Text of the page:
Attachment parenting has important things to say. Dr. Spock was the guru of his day. Spare the rod and spoil the child was a guiding principle in its time. The wise women of the tribal villages have a wellspring of knowledge to share about mothering.
We have been guided by the words around us in the way we raise up our children because we need to be. We have this precious cargo that we are supposed to carry to a very far off time and place, getting it there in one piece, in a transformed way from the one in which it was entrusted to us. And we don’t really have the first idea how to do that. The journey is perilous. There are so many pitfalls along the way. Think Lord of the Rings here folks. You’re the Hobbit and the kid is the ring. It’s a nightmare really, punctuated by moments of pure and uplifting joy. This is your epic journey. Your magnum opus. You do not want to eff it up.
I have nearly delivered my rings. One, technically, has been delivered since she is an adult and lives away from me most of the time. The second is but mere months from his drop into the molten fires of adulthood, where my quest to raise him well will have mostly ended. They both love me. Not just the obligatory and primal mother-child love that often stands even when the journey together has been fraught with tension and disappointments, but the easy kind of love that is filled with like. If their weekly total of text, email, and phone or chat conversations is any indication, I rocked this gig.
And I timed them out. Fairly often, in fact. (And they slept in cribs down the hall but don’t hate me).
I’m jangled by the current popular position that timing a child out for a misbehaviour is a rejection of the child himself and a failure of emotional engagement and connection. Perhaps it’s what the term conjures for some: a furious, enraged parent who yells with exasperation to get out of her sight, “go, just go!” and the child scurries off to their room for some indefinite period of time with no resolution of the problem at hand.
In our home, and as it should be, timeout was not angry. Well, I might have been angry but I was being a grown up unless I was taking one myself. It was agreed upon, in the sense that there was no surprise. The behaviour that would result in timeout was made clear. For example, if you hit, you will sit out. Sometimes children do not yet have the developmental ability to reason abstractly, to consider all possible options before acting, to have insight, or to self-regulate with intention. Hence, if the child hit and that was the agreed upon rule, he was calmly and firmly told that he’d hit and told to sit. It was not arbitrary, with me summarily dispensing timeouts for every mild annoyance throughout the day. We used it judiciously and predictably. It taught cause and effect. Our timeout spot was on the bottom step of the landing – an out-of-the-way place but still within the main level of the house where supervision was possible. Bedrooms were never used for timeout. Timeout lasted no longer than a few minutes, and then until calm. And nobody talked to them while they were in timeout. It was time…out. Out of the flow of the house. Out of the exciting things that happened during time in. No reprimands, lectures, rants, deals – just silence. Oh, it could get long and it sometimes did. There were tears, and screaming, and stomping, threats to never come out. There were some unhappy scenes. But we could handle unpleasant feelings, and wait calmly until the anger was processed and calm restored. We could stand firm and sure until it was done and then it was over, and that child was welcomed back. To the joys and engagement and praise and cuddles and laughter and love that was time in.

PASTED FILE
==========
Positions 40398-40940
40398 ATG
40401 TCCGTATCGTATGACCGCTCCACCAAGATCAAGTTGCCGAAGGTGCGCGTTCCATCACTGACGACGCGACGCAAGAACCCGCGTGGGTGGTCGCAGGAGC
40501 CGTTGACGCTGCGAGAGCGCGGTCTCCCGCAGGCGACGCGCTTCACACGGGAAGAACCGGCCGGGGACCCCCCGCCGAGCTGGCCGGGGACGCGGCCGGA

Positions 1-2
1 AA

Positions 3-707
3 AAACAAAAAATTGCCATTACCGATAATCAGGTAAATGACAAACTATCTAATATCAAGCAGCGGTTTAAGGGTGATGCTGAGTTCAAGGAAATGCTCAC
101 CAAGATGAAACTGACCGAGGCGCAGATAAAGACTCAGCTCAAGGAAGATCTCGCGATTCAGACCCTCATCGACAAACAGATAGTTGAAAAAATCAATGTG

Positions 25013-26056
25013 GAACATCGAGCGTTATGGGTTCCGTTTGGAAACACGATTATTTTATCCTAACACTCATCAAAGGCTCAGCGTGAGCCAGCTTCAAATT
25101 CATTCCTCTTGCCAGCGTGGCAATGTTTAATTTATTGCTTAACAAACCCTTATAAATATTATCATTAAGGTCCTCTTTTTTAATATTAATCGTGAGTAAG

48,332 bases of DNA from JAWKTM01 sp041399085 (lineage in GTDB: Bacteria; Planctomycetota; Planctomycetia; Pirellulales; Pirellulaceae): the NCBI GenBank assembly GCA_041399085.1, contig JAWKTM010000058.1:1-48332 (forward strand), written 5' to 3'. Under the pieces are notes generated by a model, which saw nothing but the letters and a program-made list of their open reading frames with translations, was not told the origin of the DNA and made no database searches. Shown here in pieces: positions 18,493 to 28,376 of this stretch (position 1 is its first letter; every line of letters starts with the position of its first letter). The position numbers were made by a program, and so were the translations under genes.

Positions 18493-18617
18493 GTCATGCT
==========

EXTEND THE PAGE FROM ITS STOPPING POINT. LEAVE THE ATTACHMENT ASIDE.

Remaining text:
Lots of life is certainly about negotiation, compromise, mutual understanding, acceptance, empathy, and belonging. But there are some rules that are non-negotiable and some consequences just need to be accepted. In the real world, as adults, there is some behaviour that results in you being put in “timeout” from other people, and even from the community at large. That’s truth. I guess I wanted my kids to learn that, just like I wanted them to learn to navigate so many of the other truths they would find when I dropped them into the fires of adulthood, praying that I had been steadfast and true in my journey to deliver them whole and ready.
Do you ever feel overwhelmed by all the words around you telling you what harm will come to your child from the parenting choices you might make?